Okay, we’re not done yet. Now that we’ve separated uses and incentivized cars over other modes of transit, your bakery is going to have a harder time competing because now the all-in-one store can do away with your business model. Since everyone is now driving, it’s inconvenient to hop from one store to the next…you might as well mix the bakery, with the farmers market, and the butcher, and the pharmacy. Voila, small business can barely compete while the multi-national box store can now offer loaves of bread for pennies and chalk it up as a loss leader. Hey, that’s the free market working…except, the market was completely dominated by government intervention throughout the chain and we’re not even close to being finished. Also, though we’re saving a dollar on bread, the social fabric of our community is beginning to erode because the Super Target doesn’t seem to want to pay for the local school’s baseball uniforms, but Joe’s Deli, which is no longer around, was always supporting the team. If you don’t believe that’s the case, you don’t own a small business. As a local restaurant owner, I can tell you firsthand that we’re asked for and give out donations to neighborhood fundraisers (PTA’s, girl/boy scouts, soccer teams, chess clubs, etc.) on a weekly basis. Head to any community silent auction and you’ll see nothing but local products being offered as prizes…Home Depot and Tom Thumb are surprisingly absent.

Notice, 2/3rd’s of this lot is for free parking.

Now let’s look at the land itself that we’re developing on today. A 250 foot block on a classic Main Street in any downtown would have contained ten commercial buildings built next to each other (saving on distances for utilities, and creating greater energy efficiency) with retail establishments on the first floor, service related businesses on the second floor, and space for business owners to live on third and fourth floors. Now, thanks to zoning and more, we can fit roughly 2 to 3 businesses on that same plot of land, and they’re separated by more free parking that isn’t really free. This is why your average suburban block will only contain a fast food chain, a gas station, and an auto parts store. Small businesses can be developed in shopping strips that are tied to large chain retailers, but once that chain decides to move on (from Wal-Mart to Super Wal-Mart), then your business will die a slow death as your customers move on to the next, larger strip two miles down the road. Oh, and the city is going to be on the hook to pay for the tear down of the old, now closed, big box store because no other shop can take residence in the space.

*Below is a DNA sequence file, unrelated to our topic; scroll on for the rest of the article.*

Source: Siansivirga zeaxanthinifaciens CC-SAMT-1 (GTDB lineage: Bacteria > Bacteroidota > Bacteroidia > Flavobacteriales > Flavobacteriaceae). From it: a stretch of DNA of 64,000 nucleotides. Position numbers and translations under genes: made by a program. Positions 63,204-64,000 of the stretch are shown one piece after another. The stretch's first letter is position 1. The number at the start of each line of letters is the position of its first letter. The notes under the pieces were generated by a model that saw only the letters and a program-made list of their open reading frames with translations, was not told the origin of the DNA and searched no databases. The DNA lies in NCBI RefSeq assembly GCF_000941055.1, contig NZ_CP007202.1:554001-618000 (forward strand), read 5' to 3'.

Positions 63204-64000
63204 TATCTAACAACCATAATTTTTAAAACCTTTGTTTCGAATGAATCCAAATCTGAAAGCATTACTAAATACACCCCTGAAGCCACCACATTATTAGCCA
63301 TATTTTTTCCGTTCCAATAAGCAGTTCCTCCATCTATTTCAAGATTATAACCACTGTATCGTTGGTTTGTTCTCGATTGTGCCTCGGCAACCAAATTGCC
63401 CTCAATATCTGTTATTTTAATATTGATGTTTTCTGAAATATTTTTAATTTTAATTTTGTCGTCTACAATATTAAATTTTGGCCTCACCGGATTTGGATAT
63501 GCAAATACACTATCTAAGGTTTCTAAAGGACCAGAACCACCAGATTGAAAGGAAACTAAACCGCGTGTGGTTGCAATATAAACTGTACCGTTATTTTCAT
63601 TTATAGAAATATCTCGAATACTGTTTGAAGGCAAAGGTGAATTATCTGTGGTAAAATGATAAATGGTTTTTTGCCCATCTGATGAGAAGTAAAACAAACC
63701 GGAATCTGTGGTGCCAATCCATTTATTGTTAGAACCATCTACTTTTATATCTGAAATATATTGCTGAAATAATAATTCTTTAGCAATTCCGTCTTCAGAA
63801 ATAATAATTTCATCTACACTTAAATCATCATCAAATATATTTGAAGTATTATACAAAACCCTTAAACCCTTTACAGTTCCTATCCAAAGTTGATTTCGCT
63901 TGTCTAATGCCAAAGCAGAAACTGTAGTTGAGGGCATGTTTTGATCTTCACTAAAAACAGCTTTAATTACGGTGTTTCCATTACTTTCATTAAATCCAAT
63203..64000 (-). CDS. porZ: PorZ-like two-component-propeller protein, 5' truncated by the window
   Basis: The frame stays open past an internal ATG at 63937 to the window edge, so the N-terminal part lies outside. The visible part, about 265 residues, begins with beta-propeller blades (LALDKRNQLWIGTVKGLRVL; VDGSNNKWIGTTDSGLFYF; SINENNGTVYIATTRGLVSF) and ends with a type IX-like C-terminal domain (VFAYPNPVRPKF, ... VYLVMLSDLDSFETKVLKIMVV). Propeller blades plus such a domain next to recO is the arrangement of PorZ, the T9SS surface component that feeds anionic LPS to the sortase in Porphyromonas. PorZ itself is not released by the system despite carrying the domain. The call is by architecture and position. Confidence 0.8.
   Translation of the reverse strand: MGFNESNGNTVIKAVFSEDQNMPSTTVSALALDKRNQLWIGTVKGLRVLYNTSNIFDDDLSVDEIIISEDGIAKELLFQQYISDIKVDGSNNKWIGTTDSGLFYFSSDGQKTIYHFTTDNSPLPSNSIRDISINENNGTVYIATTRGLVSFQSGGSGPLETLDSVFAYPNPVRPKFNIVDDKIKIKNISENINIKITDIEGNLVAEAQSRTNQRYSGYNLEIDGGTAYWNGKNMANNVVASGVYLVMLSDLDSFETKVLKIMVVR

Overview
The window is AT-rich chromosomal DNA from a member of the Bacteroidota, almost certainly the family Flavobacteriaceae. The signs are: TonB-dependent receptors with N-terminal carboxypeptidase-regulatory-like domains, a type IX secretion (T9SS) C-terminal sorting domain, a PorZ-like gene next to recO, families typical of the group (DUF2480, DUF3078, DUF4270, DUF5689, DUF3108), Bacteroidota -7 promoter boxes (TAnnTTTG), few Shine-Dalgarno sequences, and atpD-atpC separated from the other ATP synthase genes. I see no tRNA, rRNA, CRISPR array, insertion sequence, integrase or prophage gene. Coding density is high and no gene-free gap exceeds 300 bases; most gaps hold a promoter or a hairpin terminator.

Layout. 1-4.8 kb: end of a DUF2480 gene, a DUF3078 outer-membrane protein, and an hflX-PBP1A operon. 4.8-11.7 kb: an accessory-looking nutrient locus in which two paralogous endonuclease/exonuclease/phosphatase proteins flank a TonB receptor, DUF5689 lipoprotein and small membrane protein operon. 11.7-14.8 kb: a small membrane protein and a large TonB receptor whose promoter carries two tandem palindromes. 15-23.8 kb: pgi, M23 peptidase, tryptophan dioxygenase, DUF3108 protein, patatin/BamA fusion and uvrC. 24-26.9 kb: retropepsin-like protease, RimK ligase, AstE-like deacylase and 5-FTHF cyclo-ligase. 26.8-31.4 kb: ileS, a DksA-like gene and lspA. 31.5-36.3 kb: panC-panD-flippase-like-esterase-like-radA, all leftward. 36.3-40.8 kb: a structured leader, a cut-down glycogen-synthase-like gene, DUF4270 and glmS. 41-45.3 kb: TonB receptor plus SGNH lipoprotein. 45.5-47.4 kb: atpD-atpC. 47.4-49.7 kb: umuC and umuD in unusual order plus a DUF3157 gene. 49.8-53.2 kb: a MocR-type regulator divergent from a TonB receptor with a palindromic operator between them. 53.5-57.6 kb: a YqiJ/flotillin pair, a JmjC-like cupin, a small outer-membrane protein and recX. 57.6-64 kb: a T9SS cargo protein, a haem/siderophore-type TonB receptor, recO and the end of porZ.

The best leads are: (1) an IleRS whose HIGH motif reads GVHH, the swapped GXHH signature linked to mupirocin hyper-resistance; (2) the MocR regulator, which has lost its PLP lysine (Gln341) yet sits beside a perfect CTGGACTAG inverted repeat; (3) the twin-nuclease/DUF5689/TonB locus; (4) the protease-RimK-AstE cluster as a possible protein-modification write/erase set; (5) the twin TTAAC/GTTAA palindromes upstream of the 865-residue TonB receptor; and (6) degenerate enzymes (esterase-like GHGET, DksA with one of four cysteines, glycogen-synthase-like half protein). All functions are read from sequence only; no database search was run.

You wouldn’t be allowed to build this today if you wanted to.

We haven’t even begun to touch suburban housing. In 1934, the Federal Housing Administration was created which subsidized middle class families moves to the newly developed suburbs. The Veterans Administration and the Federal Housing Administration’s (FHA) mortgage loan program provided over eleven million low-cost mortgages after WWII. These mortgages, which typically cost less per month than paying rent, only insured homes of a typical type and size – generally new single-family suburban construction. Furthermore, a home insured by the FHA was required to be of a certain size and quality desired by those of above-average means, to guarantee quick resale of the home. FHA did not support renovations of already-existing homes, construction of row houses, mixed-use buildings, and other urban housing types. These policies led to deterioration of the urban housing stock and disinvestment in existing urban housing.